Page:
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If you do choose to use a poison, do not under any cirumstances use Round Up. It is advertized as being biodgradable but, the active ingredient: Glyphosate is a chemical that is very long lasting in the environment.

mootube
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Thanks again. I just read a page that puts glyphosate in a very positive light on almost every aspect with the exception of being slightly toxic to birds and staying in the ground with a 'half life' of 47 days.
https://extoxnet.orst.edu/pips/glyphosa.htm
The use of 'half life' is a bit off putting =) but it does sound ok, especially as it'll be contained in the trunk. I asked for advice and I'll take it though and avoid Roundup. Is there a better alternative chemical?

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I'll post the information that I have on it tomorrow.

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There are lots of biologically sounds alternatives; citrus and clove oils are popular and vinegar is a regularly appearing cast member...

Glyphosphate is having longer residual stays than the early studies indicated; check to see who did the study and when. Most research in the States is done by the industry...

Scott
Last edited by The Helpful Gardener on Sun Mar 12, 2006 5:48 am, edited 1 time in total.

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opabinia51 wrote:I'll post the information that I have on it tomorrow.
Ok. As a mod, don't type anything you might regret though. The warning and a PM would be fine. I could quote it in a reply.

Just saying.

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I really don't know what you mean by that Mootube but, I have posted the information on Glyphosate in a new thread in the general topics forum.

Here is the link: https://helpfulgardener.com/forum/viewforum.php?f=10

mootube
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I meant be careful of libel. A damning report coming from a poster here would be less of an issue to the manufacturer than someone affiliated to the site.
I offered to post the info for you, that's all, so you or the site couldn't get in to legal trouble. :wink:

It's definitely damning info there, enough to put me off. Paints Glyphosphate in a completely different light than the link I gave, with a lot of conflicting information. Another case of putting profit before the environment, it looks like.

I might try some of the substances Helpful Gardener suggested. Vinegar seems like a good option if it works or it might be better to try a stronger acid like battery acid or something, I get a strange feeling that vinegar would have no effect in the dose I'm thinking of. I'm probably wrong though.

Glad to get any advice really. I could see everyone was rooting for the tree there for a while. Well, I wouldn't remove it if there was another reasonable solution so thanks for the help.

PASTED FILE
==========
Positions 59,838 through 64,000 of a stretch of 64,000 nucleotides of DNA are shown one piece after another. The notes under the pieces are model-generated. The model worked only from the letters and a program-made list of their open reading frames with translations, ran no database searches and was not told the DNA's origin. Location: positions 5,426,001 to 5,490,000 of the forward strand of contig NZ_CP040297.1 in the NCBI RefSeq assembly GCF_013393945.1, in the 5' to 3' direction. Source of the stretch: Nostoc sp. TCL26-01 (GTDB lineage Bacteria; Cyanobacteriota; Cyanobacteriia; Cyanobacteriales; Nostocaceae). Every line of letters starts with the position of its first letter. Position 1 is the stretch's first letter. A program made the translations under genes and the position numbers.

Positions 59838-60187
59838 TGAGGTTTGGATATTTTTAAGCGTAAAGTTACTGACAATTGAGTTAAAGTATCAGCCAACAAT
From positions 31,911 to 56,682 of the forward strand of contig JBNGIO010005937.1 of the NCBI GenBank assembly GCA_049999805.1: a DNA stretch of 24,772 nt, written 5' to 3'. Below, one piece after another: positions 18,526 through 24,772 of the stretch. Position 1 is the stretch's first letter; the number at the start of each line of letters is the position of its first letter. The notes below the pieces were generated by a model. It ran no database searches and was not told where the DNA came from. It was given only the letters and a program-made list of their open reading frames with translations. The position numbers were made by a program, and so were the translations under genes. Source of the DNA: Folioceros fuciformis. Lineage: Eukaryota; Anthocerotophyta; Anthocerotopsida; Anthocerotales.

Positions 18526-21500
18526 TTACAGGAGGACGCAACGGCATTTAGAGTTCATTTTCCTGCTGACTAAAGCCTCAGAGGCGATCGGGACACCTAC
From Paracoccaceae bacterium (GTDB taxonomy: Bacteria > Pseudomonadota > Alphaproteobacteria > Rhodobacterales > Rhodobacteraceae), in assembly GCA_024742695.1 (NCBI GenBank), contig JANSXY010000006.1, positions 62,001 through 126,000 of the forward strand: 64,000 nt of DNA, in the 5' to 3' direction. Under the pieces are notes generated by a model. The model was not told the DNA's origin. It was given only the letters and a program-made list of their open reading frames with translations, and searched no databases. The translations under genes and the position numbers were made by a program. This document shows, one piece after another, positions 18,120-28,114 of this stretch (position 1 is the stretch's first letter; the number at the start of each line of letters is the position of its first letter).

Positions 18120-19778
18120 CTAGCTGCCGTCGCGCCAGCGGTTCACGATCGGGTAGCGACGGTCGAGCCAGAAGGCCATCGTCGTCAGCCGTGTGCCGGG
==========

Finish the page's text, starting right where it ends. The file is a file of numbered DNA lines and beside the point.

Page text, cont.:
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I wouldn't be too worried about legal trouble. There are lots of websites that push information of all kinds about products, good or bad. So long as what you are posting is the truth, it isn't libel.

The truth is, the awful side effects of these chemicals has been downplayed for years. Nowadays most people don't know how else to get rid of a weed without spending $40 at the store and spraying it with something and waiting 2 days for it to die. By then you could have pulled those weeds and saved yourself two days waiting and $40...

Many people are only just starting to question these chemicals. Just as many people are only starting to look at the ingredients label on their microwaveable dinner - the side effects of all this change, in one generation is only now starting to be looked at.

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Thanks for the heads up Mootube but, this is information on the chemical Glyphosate that is widely redeemable from Peer Reviewed Journals and my posting of the information on Glyphosate is merely the spread of much needed knowledge about a chemical that is widely used in North America.

What people choose to do with this information is up them. The information is damming, but, the chemical itself is pretty damming as well.

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Instead of using Roundup for killing a section of grass or something, what would it hurt to say "cover the area with some black tarp, or spray it with vinegar" ?
Last edited by Grey on Fri Mar 17, 2006 12:19 pm, edited 1 time in total.

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Even when I talk to pros who are wising up to the rest of the bunch I still hear "But I still use Round-up. Cuz what else are you gonna do?" When I mention alternatives they look at me like I have a hole in my head...This one is such an industry darling and household name that it will die a slow lingering demise, hopefully not taking a lot of good plants and animals with it.

Scott

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That's the problem that needs addressing,

walk into a nursery or Home Depot and what do you see? Synthetic fertilizers and poisons. So, people don't know any better. I know that BC Hydro used to use Round Up (drilled into trees) to kill them instead of cutting them down when they threatened power lines. I don't know that they still use the stuff but, I wouldn't be surpised.

Anway, it is because of sites like this and people like Scott, Grey, Val, Roger, Newt and so on that people are learning about the problems with the current paradigm we are in.

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I try to educate everyone I meet about the chemicals.

Including DH.